Dolmabahce Palace symbolizes royalty and prosperity and simultaneously signifies the mighty Ottoman Empire’s fall. This majestic grand palace offers a royal elegance that oozes luxury from all quarters. The grand palace was built using rich materials that are quite evident from its luxurious exteriors and interiors, symbolizing the greatness of the Ottoman Empire and its might in the 19th century. This grand palace, commissioned by Sultan Abdul Mecit in 1843, is also the largest mono-block palace in Turkey. We have collated some amazing facts about the Dolmabahce Palace that will make you browse through the magnificent pages of history and explore this place at the earliest.
Reaching the Dolmabahce Palace
The palace can easily be accessed by bus or tram by taking the TB2 line bus or the T1 line tram that goes to Kabatas. From the Kabatas terminal, head 1 km northeast of the station to reach the palace. This palace is also located 5 km from Sultanahmet Square and 1.5 km from Taksim Square if you want to drive down.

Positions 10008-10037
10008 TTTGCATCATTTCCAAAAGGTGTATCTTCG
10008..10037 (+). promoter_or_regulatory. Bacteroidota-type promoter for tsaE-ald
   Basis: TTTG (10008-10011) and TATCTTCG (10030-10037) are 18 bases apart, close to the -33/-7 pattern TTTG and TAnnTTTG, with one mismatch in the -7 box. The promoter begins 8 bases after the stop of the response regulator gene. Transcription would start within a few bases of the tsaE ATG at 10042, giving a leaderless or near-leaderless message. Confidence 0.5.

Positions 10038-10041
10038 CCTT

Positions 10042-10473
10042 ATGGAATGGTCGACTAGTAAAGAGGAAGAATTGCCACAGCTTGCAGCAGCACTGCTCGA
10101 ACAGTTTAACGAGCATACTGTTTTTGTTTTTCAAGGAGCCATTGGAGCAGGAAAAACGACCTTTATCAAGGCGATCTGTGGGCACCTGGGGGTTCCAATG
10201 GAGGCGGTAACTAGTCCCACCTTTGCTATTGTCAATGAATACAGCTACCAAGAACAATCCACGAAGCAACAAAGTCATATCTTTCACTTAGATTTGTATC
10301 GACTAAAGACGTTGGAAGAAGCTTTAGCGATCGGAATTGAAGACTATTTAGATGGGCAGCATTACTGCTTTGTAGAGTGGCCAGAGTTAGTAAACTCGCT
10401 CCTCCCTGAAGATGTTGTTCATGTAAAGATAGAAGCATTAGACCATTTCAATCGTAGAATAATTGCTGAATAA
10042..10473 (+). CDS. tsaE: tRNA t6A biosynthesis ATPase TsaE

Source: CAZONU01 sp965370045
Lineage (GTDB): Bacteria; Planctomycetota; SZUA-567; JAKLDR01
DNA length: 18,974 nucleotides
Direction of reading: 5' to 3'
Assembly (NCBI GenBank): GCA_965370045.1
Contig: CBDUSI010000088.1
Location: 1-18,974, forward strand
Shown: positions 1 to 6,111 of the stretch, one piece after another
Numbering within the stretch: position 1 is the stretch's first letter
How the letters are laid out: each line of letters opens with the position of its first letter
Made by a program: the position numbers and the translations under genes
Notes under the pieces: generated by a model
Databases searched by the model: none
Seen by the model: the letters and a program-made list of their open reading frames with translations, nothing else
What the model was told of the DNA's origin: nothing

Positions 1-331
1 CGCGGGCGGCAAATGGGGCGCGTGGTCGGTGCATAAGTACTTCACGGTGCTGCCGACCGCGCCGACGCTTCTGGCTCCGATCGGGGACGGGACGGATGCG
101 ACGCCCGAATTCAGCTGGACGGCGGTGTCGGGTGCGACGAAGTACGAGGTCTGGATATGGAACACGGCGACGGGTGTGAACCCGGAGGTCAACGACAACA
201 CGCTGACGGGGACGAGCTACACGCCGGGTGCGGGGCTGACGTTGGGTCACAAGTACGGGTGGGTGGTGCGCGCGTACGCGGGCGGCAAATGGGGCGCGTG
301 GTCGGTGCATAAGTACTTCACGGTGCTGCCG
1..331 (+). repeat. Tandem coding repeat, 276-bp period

The rich cultural heritage of the Dolmabahce Palace
The grand palace in Turkey has a rich history that brings in a story of European wealth rivalry and oriental magnificence. This masterpiece was built on the order of Abdulmecid I, who wanted to show the world the charm and mighty of the Ottoman Empire. We were always fascinated by his European counterparts who lived in equal elegance at their respective European residence. The Armenian Balyan family initiated the construction between 1842 and 1853. Abdul Hamid II relocated his residence to the Yildiz Palace in 1889. Subsequently, in 1920, the palace became the President’s official residence, Mustafa Kemal Ataturk, also the founder of the Republic of Turkey. The unique history during its construction made it one of the standout landmarks in the 19th century that continued to woo the tourist world each year. The palace was turned into a museum post his death in 1938. In 2007, this palace became the Prime Minister’s official residence in Turkey.
Architectural facets of the Dolmabahce Palace